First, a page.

File: Bath, England — The plaque on the front of No. 4 Sydney Place memorizling Jane Austen’s years of residence in the house. (Photo by Zofia Smardz/The Washington Post)

It’s in Justice Scalia’s opinion this morning in Whitfield v. United States, and the opinion uses “Pride and Prejudice” much as linguists sometimes do: to offer an example of common English usage (not that recent, to be sure, but likely influential even today — or, more relevant, 1934 — given the book’s place in the literary canon):

In 1934 [when the relevant statute was enacted -EV], just as today, to “accompany” someone meant to “go with” him. See Oxford English Dictionary 60 (1st ed. 1933) (defining “accompany” as: “To go in company with, to go along with”). The word does not, as Whitfield contends, connote movement over a substantial distance. It was, and still is, perfectly natural to speak of accompanying someone over a relatively short distance, for example: from one area within a bank “to the vault”; “to the altar” at a wedding; “up the stairway”; or into, out of, or across a room. English literature is replete with examples. See, e.g., C. Dickens, David Copperfield 529 (Modern Library ed. 2000) (Uriah “accompanied me into Mr. Wickfield’s room”); J. Austen, Pride and Prejudice 182 (Greenwich ed. 1982) (Elizabeth “accompanied her out of the room”).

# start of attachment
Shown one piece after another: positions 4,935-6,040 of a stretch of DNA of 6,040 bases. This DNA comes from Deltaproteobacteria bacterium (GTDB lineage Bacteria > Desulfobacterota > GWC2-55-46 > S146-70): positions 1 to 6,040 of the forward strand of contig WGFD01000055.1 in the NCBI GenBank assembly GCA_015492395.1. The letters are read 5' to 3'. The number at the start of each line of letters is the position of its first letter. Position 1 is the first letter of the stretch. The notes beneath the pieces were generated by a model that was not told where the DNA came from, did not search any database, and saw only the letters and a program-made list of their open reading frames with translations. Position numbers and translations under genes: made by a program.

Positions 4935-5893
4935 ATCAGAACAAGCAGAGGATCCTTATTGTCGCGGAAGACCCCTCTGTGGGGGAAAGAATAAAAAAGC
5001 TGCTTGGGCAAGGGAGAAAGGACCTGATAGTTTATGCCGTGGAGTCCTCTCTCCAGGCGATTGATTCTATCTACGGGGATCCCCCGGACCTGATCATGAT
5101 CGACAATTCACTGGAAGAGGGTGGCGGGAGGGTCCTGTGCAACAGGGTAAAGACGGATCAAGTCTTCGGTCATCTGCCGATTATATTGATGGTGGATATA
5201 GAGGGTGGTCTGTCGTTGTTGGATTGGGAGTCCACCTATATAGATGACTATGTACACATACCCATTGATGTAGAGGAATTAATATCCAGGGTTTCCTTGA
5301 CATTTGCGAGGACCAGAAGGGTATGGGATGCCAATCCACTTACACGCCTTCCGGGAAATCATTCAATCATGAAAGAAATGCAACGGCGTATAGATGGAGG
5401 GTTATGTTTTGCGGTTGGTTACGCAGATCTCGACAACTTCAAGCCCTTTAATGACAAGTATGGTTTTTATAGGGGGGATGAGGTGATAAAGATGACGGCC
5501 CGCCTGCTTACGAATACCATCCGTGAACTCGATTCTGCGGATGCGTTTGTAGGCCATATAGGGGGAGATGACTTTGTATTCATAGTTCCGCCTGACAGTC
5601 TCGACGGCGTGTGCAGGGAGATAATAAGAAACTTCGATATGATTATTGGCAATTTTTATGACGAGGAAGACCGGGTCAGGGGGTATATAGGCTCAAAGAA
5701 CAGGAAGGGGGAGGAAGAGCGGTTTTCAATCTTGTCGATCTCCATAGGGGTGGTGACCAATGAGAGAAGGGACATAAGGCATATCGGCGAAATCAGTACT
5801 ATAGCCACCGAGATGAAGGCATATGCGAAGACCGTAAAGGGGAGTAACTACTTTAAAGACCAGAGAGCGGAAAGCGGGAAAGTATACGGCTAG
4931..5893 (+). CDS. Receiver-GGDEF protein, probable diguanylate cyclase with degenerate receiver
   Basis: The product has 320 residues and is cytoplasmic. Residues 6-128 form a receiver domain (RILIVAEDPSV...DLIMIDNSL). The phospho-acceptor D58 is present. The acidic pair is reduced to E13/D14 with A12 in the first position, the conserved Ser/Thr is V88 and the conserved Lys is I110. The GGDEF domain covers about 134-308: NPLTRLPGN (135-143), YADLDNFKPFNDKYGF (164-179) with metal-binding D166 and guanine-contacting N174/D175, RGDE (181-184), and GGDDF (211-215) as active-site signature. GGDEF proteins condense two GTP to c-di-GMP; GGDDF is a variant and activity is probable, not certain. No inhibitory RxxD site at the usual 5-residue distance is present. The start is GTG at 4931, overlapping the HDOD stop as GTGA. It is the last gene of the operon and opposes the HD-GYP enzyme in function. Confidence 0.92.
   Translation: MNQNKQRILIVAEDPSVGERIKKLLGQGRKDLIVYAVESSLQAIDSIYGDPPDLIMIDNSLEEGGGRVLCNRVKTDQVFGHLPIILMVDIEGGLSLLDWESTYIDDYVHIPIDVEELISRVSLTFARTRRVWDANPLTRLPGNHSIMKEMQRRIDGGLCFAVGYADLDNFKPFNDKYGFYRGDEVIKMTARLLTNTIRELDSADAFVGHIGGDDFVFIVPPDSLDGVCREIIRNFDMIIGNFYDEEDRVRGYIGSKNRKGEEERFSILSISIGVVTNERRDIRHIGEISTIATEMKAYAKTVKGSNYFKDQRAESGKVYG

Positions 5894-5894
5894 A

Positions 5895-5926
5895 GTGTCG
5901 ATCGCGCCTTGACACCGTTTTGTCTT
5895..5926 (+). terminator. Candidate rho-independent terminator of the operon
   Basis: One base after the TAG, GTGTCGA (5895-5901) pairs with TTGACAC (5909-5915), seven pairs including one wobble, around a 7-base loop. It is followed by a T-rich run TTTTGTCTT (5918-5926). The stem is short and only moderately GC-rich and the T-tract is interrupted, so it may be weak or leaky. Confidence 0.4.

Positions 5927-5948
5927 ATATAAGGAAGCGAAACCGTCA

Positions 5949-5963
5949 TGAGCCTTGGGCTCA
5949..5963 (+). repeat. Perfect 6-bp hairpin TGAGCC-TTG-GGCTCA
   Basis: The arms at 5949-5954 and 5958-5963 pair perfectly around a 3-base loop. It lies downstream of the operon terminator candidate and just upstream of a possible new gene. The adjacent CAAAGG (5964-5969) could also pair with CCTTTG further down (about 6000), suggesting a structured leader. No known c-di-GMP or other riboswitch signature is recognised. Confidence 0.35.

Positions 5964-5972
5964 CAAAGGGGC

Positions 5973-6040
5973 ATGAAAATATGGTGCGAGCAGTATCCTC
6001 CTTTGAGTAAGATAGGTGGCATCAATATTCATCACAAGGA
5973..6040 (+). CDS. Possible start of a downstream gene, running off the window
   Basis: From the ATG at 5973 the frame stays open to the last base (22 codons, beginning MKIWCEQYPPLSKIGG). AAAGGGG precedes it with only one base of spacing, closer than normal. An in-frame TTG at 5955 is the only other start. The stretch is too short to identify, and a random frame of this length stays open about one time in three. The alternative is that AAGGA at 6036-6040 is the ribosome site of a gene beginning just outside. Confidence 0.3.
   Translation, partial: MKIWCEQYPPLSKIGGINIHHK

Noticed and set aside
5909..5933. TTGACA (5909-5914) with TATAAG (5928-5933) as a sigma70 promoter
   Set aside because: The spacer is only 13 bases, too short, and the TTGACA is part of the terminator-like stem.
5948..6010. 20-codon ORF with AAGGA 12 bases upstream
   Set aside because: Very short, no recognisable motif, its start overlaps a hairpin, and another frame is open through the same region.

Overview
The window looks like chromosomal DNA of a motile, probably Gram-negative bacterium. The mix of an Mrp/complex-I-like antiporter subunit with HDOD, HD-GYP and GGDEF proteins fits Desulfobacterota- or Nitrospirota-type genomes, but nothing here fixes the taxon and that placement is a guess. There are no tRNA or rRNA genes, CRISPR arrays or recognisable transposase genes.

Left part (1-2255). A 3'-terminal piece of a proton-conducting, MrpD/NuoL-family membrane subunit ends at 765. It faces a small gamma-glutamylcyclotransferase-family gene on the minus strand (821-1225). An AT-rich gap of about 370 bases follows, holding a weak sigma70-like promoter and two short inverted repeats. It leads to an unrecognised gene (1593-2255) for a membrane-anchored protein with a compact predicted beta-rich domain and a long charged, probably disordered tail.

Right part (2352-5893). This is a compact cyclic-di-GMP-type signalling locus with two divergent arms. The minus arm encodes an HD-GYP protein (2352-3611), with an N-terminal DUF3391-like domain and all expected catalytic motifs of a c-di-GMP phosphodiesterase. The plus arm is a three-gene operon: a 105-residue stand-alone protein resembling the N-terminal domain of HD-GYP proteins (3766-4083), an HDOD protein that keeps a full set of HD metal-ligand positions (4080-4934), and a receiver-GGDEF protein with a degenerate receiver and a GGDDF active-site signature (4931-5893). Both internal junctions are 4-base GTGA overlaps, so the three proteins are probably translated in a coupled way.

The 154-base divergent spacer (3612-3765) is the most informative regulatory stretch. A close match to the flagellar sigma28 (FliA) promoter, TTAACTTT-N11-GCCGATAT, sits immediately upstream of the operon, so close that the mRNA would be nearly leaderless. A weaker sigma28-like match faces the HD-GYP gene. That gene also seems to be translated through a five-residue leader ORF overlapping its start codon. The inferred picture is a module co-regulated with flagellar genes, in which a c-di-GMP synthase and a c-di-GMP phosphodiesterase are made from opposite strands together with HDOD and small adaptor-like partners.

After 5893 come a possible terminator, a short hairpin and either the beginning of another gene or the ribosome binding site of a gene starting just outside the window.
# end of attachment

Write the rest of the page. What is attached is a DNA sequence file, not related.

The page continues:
So congratulations, Prof. Austen! Definitely something to tell the dean when talk turns to your next promotion.